An embargo on rattan exports by the Indonesian government is thought to be threatening the livelihood of antique restorers, who use woven rattan to resurrect Victorian dining chairs and similar fine furniture.
Rattan is a generalised name for around 600 species of vine-like palms belonging to the Calamoideae subfamily. Both the cane and its outer fibre (which can be woven) have been of economic importance from ancient Egyptian times, particularly with regards to seating. Buy a Victorian balloon back dining chair from a Cumbrian antique shop and you will often find the seat is supported on a woven rattan base, even if the frame is carved from oak or mahogany.
From Georgian Louis XVI-style armchairs to Edwardian Arts & Crafts furniture , rattan is important to both the antiques industry and the furniture Restoration trade. However, the chances of finding an authentically restored, cane-bottomed antique balloon back dining chair in Cumbria could be slim, following a decision by the Indonesian government to place a five year embargo on the export of semi-processed and unprocessed rattan products. Indonesia exports 80 per cent of the world’s raw rattan supply, much of it to furniture manufacturers in the Far East, and the ban was meant to revive Indonesia’s own flagging cane furniture industry. However, the backlash has hit small consumers such as craftspeople and furniture restorers, who face both a scarcity of materials and rocketing prices.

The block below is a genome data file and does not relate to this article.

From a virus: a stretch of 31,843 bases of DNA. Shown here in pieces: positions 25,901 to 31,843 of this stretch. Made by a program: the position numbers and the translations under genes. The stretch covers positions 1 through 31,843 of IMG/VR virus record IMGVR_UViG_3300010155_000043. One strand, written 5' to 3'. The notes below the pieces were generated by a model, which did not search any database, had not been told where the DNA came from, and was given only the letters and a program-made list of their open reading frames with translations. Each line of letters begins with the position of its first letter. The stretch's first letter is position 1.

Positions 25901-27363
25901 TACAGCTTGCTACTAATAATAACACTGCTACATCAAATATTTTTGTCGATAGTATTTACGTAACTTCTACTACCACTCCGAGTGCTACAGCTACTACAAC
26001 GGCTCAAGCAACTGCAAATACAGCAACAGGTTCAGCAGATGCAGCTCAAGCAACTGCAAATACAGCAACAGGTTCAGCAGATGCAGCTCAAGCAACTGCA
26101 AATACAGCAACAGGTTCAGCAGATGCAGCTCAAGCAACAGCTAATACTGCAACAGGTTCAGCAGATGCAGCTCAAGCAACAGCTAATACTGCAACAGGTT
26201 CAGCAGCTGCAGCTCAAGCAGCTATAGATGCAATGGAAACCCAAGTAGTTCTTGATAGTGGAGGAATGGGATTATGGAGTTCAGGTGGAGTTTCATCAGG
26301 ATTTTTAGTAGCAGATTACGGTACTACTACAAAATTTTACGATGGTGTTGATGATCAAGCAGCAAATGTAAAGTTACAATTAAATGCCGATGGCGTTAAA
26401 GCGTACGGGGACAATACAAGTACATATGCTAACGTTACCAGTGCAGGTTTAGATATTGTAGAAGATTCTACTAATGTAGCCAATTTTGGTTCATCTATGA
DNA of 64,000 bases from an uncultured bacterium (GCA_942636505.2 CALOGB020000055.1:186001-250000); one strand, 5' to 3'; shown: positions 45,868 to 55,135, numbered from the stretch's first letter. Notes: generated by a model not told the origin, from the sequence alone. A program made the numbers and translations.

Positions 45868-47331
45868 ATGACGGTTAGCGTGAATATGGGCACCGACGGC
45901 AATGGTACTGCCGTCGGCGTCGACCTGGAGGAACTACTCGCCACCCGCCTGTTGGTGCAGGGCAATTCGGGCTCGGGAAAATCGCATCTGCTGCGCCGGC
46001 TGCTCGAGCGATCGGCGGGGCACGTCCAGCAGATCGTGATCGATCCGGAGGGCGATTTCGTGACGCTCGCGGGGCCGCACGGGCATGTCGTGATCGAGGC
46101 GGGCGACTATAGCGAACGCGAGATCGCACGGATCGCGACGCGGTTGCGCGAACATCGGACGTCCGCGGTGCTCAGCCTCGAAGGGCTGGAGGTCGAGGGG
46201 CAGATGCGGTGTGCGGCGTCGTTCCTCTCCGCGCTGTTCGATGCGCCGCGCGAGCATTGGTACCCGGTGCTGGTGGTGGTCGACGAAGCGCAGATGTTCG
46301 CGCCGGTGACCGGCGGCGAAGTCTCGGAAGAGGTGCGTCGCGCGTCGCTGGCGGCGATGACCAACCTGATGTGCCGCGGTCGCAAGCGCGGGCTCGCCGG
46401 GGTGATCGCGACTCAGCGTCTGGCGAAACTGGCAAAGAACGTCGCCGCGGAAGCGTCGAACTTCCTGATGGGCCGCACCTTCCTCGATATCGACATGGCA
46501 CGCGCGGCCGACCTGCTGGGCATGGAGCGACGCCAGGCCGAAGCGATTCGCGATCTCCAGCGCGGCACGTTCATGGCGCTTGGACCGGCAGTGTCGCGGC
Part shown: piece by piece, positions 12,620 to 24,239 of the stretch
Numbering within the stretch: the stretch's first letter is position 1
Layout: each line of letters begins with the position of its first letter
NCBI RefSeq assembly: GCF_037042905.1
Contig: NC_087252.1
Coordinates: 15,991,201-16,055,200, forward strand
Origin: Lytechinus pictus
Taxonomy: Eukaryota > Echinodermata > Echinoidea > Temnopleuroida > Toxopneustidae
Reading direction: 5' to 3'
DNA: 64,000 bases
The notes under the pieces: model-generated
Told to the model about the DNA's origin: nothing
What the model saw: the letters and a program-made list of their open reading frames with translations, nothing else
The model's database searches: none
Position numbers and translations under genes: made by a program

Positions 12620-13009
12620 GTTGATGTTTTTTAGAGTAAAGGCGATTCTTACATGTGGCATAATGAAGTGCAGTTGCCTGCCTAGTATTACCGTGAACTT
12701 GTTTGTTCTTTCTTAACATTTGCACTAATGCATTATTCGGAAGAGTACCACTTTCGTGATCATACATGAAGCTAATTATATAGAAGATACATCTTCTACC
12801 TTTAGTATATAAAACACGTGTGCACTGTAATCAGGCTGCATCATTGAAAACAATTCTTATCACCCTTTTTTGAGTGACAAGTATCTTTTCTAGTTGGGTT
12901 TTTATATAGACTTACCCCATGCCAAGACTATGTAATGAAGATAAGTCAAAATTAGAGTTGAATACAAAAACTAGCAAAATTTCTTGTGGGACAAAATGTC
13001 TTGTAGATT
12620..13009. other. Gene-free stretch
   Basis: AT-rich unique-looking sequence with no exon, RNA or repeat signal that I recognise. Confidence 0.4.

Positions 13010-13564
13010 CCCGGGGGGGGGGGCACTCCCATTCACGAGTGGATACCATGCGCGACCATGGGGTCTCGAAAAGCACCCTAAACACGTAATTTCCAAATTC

While synthetic rattan substitutes are available, they are unsuitable for antique dining chairs , which as Lancashire antique dealers know, must be restored as authentically as possible. An online petition has now been raised, imploring the UK government to ask Indonesia to issue special licences for the furniture restoration trade.
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